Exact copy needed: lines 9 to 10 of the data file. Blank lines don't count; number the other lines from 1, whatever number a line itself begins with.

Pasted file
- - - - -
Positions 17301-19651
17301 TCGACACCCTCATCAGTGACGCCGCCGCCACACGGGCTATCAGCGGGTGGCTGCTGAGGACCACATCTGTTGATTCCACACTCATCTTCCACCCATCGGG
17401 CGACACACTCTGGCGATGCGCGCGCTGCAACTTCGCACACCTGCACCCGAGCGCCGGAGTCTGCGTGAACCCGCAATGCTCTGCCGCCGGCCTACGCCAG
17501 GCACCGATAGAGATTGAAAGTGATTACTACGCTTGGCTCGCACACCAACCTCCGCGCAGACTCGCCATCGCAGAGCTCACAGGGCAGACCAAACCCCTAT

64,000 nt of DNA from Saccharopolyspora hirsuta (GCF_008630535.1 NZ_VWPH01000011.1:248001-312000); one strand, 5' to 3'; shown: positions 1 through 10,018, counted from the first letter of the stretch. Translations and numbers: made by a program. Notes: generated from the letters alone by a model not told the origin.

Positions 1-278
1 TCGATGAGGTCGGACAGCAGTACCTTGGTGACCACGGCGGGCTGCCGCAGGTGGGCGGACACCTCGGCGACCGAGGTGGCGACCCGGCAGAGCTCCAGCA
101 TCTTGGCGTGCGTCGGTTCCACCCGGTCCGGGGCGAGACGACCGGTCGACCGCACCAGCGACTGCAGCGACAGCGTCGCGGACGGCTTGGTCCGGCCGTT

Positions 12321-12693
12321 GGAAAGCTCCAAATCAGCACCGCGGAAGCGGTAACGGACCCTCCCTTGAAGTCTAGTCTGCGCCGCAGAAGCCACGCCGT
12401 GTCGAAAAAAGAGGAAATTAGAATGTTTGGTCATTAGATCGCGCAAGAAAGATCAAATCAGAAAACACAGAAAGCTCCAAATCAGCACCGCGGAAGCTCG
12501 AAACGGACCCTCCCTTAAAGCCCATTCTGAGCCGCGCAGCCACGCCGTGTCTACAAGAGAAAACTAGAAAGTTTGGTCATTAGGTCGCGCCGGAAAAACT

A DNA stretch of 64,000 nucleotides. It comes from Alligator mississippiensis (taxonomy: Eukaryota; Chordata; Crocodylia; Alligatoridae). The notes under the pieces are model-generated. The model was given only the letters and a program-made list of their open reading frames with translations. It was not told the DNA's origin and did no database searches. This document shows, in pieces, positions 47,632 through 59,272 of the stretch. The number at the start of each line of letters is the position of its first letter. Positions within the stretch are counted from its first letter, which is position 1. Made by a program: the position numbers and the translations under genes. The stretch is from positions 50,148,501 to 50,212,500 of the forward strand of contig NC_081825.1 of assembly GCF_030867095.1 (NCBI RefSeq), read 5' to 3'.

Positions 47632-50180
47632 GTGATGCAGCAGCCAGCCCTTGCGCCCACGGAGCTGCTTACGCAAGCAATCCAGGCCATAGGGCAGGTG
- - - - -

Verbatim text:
Positions 12321-12693
12321 GGAAAGCTCCAAATCAGCACCGCGGAAGCGGTAACGGACCCTCCCTTGAAGTCTAGTCTGCGCCGCAGAAGCCACGCCGT